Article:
Ziplining in Wales
By Oliver Diprose (notbritsabroad.com)
Zip World is an adventure company with three sites in North Wales offering plenty of exciting activities. Their most unique and exhilarating experience is the Velocity 2 zip line at Penrhyn Quarry. Velocity 2 is the fastest zip line in the world and the longest in Europe.
I had the pleasure of riding this zip line on a beautiful misty July morning and it’s fair to say that it’s quite different from many other zip lines. For Velocity 2, you’re strapped down flat so you travel face first while holding onto your leg grips behind you. This only adds to the adrenaline rush!
The zip line is a little over 1,500m long and sits 500m above the blue lake of Penrhyn Quarry so the views during the ride are pretty spectacular. When the ride starts, it feels slow for a moment but that soon picks up considerably with it reaching speeds of over 100mph. Less than 60 seconds later and you’ll come to a quick but painless stop back at the bottom of the quarry.
If you can, try and be first in the group on Velocity 2 because there’s a viewing area underneath the zip line once you get off so you can watch everyone else fly down above you.
Kayaking at Archipelago in Finland
By Alexander Popkov (engineerontour.com)
Finland is a land of thousands of lakes and islands. I think the ultimate way to experience it is to go kayaking during a bright summer night. Sunset and moonlight create beautiful, colorful reflections in the calm Finnish waters. In June – July, you can see the sunset, moon, and sunrise within only a few hours.
My favorite Archipelago is at Espoo. It is only half an hour from central Helsinki. There are plenty of kayaking rental options, including overnight. A very good way to experience the Espoo archipelago is to camp on one of the islands. Here, you have to make sure you stop at an island that is open to the public, not on a privately owned.
The list of these islands can be found here on the city’s website. Alternatively, you can take a scheduled archipelago boat. It stops at each of these islands two times a day.
Kayaking the Dordogne river, France
By Jennifer & Tim (luxeadventuretraveler.com)
France’s Dordogne is the valley dotted by a thousand castles. One of the best ways to take in the beautiful of the medieval villages seemingly cut into the cliffs and crowned with their castles is from the water on a Dordogne kayaking trip down the river.
As France locals living in the region, Jennifer and Tim of Luxe Adventure Traveler recommend the 16 kilometer route from Vitrac to Beynac as one of the most scenic. You paddle past three of France’s officially designated most beautiful villages and five picturesque castles. The water is often calm enough to create a mirror effect and the Dordogne is a sanctuary for bird life.
There’s even a number of spots you can paddle ashore to take in attractions from visiting the castles themselves to learning about the local trades like walnut oil production. If a day on the river isn’t enough, you can also kayak on multi-day trips and camp along the way. Though there’s no shortage of companies dotting the river banks and offering kayak and canoe rentals, Jennifer and Tim recommend the family-owned Canoës Loisirs. They speak English and have been a respected family business operating for many years.
Kayaking in Emerald river, Slovenia
By Nisha Dalal (nerdyfootsteps.com)
Kayaking is one of the most popular adventure activities in Slovenia. And the best place to enjoy kayaking in Slovenia is the Triglav national park. We had the opportunity to explore this wonderful park that is full of waterfalls, alpine peaks, mirror lakes, emerald rivers and so much more. To plan your trip, I highly recommend this detailed article about the Triglav national park in Slovenia.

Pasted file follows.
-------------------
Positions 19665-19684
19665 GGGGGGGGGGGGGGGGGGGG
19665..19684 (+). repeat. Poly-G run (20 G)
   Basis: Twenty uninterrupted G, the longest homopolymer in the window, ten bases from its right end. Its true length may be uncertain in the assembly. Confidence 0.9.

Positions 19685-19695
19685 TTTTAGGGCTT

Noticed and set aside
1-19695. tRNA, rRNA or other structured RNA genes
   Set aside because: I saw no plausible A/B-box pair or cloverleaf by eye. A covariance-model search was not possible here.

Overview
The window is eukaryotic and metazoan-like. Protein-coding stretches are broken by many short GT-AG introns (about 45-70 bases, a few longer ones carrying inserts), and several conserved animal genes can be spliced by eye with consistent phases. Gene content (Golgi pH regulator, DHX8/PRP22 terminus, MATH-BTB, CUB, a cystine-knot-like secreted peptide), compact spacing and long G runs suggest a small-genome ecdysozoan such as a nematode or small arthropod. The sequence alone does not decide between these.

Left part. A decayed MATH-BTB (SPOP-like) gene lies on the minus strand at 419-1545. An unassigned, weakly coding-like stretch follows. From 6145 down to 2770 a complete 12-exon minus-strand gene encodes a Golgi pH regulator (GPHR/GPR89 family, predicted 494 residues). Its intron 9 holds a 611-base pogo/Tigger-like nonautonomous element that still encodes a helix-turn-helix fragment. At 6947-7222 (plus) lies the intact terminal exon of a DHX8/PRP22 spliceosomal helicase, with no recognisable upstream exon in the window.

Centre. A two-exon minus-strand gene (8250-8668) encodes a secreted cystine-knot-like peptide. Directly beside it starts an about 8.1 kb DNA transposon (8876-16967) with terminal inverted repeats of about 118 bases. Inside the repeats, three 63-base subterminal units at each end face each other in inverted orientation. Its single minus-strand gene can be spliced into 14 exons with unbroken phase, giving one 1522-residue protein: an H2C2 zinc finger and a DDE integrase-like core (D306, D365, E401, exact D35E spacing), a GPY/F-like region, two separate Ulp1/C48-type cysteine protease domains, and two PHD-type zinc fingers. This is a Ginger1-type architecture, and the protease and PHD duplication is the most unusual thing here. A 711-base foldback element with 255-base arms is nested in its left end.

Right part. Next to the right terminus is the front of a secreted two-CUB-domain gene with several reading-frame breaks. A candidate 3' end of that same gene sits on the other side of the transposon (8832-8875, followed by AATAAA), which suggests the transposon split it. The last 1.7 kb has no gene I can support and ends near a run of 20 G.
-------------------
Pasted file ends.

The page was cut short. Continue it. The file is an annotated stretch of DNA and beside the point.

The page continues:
The best part of the park is the opportunity to kayak in the wonderful Soča river, also known as the emerald river due to its beautiful and unique color.
Different sections of the river in Soča Valley are appropriate for different levels of kayaking expertise. From beginners to experienced Kayakers, there is something for everyone. Everything with the backdrop of the stunning scenery.
A special permit is required for navigation on the River Soča. Before you head to the river, check out information on the navigation regime and security. The best way to enjoying kayaking in Slovenia is with a professional company that handles all these details for you and provides you the safety gear, kayaks, and required training. I will highly recommend 3glav adventures who are one of the best teams in Slovenia to organize this
Canyoning in Croatia
By Jennifer Aspinwall (worldonawhim.com)
Canyoning is one of the most exhilarating adventures available to you in Croatia. If you have never heard of canyoning before, not to worry. I hadn’t either until I spent time in Interlaken, Switzerland, a place dubbed by many as an extreme sports capital of the world. However, I went to Interlaken in December which is not an ideal time to traverse a canyon by hiking, abseiling, climbing, and swimming through a body of water, even in a wetsuit.
Six years later, I finally got the opportunity to go extreme canyoning down the Cetina river with Adventure Dalmatia tours. The river is less than an hour away from Split, which should absolutely be a stop on your Croatia itinerary not only because it has a beautiful port, but it is where the famed Diocletian’s Palace is located. Since the canyoning site is an hour away from a major city, we drove to the Adventure Dalmatia tour office in our rental car and the company took care of the rest.
We climbed down a gorge, swam and jumped our way through a river and abseiled down a rock face. Extreme was the best way of putting it as it takes a lot of energy, strength, and stamina to make your way successfully through the Cetina!
Canyoning in Madeira, Portugal
By Roshni Patel (Thewanderlustwithin.com)
Located 300 miles off the coast of Africa, this volcanic Portuguese island of Madeira offers some of the best landscapes for outdoor activities. One of the most breathtaking things to do in Madeira is to go canyoning.